Website TrustMay 28, 2019 05:01PM ● By Beverly Kracher
Do you feel affection for your car? Are you angry at your phone when it doesn’t work? Do you feel sad when your 10-year-old TV dies?
In 1996, Reeve and Nass published The Media Equation, showing that people have social and natural responses to computers, televisions, and new medias. In other words, our feelings and behaviors such as affection, kindness, politeness, respect, and anger extend to the machines and technologies that surround us.
This includes websites and trust.
In the business arena, it is important to understand that a customer can trust, or distrust, a company’s website. The website is the front face of a firm. Like a salesperson, it is often the first thing with which a customer interacts. If trust is not established, a client will click right on through to the next page. A sale will be lost.
If Reeve and Nass are right, the same kind of cues that establish trust and trustworthiness between people apply to a customer and a website. Web designers have been studying and establishing these cues, and they build websites accordingly. There are several factors that influence trust.
Stability: Strong colors are fun but less trustworthy. The Man in the Grey Flannel Suit applies, so to speak, to the internet. Blues and greys indicate stability and responsibility regardless of industry. A chocolate company that thought a brown background would be appealing and appropriate for their product found that brown was a turn-off, but blue and grey worked.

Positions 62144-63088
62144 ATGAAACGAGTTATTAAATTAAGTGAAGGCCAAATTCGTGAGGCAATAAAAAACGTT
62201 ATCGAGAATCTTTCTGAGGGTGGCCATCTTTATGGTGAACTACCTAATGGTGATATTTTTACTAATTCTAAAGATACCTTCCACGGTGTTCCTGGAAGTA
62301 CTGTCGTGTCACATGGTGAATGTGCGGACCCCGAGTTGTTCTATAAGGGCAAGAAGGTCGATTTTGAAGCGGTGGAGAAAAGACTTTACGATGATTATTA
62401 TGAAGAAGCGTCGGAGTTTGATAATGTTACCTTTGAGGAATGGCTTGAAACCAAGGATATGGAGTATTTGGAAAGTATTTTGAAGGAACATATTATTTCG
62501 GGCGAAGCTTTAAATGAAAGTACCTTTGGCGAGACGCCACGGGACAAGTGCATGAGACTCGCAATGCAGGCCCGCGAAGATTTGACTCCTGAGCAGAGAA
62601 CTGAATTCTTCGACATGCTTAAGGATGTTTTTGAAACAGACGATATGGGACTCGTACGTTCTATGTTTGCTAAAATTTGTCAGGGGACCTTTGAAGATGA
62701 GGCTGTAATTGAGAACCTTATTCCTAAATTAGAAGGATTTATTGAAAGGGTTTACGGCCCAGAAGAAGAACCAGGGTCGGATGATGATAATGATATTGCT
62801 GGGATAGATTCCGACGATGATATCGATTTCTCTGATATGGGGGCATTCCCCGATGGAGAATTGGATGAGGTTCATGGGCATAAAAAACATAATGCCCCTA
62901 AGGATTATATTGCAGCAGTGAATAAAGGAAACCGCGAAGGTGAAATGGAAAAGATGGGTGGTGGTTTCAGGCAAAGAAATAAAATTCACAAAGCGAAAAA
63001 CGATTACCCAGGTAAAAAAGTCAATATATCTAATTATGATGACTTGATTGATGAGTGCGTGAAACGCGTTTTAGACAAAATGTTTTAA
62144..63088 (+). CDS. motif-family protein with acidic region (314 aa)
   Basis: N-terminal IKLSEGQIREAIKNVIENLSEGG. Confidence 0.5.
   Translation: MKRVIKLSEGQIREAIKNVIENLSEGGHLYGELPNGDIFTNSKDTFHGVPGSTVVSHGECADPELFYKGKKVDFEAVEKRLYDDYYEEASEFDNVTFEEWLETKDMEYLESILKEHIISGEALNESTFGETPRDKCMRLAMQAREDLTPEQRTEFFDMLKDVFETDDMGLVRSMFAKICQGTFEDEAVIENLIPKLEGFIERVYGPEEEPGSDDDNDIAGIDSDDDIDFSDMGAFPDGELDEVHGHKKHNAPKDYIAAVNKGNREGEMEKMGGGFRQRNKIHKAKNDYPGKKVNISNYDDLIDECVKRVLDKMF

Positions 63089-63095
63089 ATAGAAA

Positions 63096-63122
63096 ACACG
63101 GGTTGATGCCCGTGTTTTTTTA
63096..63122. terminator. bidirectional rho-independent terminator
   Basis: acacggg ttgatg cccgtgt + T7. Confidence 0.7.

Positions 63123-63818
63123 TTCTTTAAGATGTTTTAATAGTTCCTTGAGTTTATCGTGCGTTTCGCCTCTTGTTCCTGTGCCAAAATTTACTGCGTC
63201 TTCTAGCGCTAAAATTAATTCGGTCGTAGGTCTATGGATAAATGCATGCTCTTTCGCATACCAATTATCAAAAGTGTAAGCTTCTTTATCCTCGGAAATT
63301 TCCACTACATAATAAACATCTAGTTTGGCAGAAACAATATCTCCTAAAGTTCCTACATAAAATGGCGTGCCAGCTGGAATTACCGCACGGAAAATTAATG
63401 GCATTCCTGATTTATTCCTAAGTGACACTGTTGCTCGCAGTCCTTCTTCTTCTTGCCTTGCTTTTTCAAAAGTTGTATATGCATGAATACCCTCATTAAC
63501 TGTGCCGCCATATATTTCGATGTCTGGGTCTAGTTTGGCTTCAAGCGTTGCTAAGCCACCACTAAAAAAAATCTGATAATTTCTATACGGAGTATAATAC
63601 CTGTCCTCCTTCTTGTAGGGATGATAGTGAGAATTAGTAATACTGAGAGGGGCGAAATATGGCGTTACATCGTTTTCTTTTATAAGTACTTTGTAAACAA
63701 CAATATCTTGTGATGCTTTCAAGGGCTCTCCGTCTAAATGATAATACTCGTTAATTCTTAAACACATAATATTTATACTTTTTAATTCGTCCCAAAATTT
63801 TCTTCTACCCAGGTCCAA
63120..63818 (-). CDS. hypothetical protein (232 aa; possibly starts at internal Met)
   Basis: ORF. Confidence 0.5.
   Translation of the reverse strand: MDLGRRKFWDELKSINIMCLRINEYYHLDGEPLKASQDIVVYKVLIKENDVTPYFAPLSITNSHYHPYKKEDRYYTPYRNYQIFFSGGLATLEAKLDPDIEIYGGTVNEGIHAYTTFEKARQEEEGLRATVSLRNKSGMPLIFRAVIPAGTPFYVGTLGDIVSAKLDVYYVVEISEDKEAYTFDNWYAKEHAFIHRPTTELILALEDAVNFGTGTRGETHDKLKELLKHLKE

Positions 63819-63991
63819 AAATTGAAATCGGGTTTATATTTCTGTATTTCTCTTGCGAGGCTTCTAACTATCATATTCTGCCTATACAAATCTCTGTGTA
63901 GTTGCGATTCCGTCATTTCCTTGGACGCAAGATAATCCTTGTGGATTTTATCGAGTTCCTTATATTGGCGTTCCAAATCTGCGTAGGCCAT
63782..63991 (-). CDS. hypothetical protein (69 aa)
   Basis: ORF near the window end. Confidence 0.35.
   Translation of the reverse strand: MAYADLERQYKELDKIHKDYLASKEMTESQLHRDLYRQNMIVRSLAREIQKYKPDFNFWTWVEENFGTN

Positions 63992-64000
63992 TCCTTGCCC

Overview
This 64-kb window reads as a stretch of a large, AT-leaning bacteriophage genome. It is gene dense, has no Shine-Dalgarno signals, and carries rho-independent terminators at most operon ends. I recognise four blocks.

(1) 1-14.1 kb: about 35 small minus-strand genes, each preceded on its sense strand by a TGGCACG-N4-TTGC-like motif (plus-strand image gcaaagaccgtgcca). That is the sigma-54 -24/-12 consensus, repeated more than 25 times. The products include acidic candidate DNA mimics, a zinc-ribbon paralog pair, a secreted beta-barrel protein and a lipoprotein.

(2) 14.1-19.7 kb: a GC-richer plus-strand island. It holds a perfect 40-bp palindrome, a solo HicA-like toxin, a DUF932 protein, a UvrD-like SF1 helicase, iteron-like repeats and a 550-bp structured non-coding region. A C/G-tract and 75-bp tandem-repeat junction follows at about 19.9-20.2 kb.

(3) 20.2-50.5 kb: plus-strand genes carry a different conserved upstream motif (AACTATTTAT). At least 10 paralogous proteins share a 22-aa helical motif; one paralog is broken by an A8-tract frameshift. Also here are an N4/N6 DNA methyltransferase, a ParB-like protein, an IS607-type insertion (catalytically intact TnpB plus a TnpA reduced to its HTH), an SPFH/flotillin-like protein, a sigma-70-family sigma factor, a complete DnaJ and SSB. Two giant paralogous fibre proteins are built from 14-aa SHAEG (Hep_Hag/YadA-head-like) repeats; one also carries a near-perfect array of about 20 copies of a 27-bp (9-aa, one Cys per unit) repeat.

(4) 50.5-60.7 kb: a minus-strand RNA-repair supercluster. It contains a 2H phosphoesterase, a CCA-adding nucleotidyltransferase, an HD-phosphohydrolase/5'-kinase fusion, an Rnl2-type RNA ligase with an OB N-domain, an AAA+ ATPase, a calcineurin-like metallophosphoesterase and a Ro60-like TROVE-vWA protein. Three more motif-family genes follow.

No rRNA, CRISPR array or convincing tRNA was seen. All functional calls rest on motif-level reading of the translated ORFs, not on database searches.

Consistency: This applies to the navigation system. Trust is not given when links are broken, it is hard to get back to a previous page, reinforcements or dropdowns do not make sense, etc. This desire for consistency on a website is not surprising when we think that reliability, which is a form of consistency, is a natural component of trust between people.
Comprehensiveness: The amount and type of information housed on a website matters. The more relevant information that is provided, the better. Unbiased information conveys a desire to educate. Biased information can only be accepted if it is clear that it is biased and/or it is included with unbiased information.
Honesty: Visuals can communicate honesty. Pictures of employees are especially helpful. But visuals can also be tricky. Gifs and bouncing images can make a website seem sketchy. It is the same thing with cartoons. Since sarcasm and humor are contextual and sensitive, they can lead people to question honesty, and thus, trustworthiness.
Do not be embarrassed when you are angry with Siri or experience a sense of (dis)trust when using a website. It is natural for us to extend our social impulses to these technologies. And professionals are learning the techniques to influence us to do just that.
This column was printed in the April/May 2019 edition of B2B. To receive the magazine, click here to subscribe.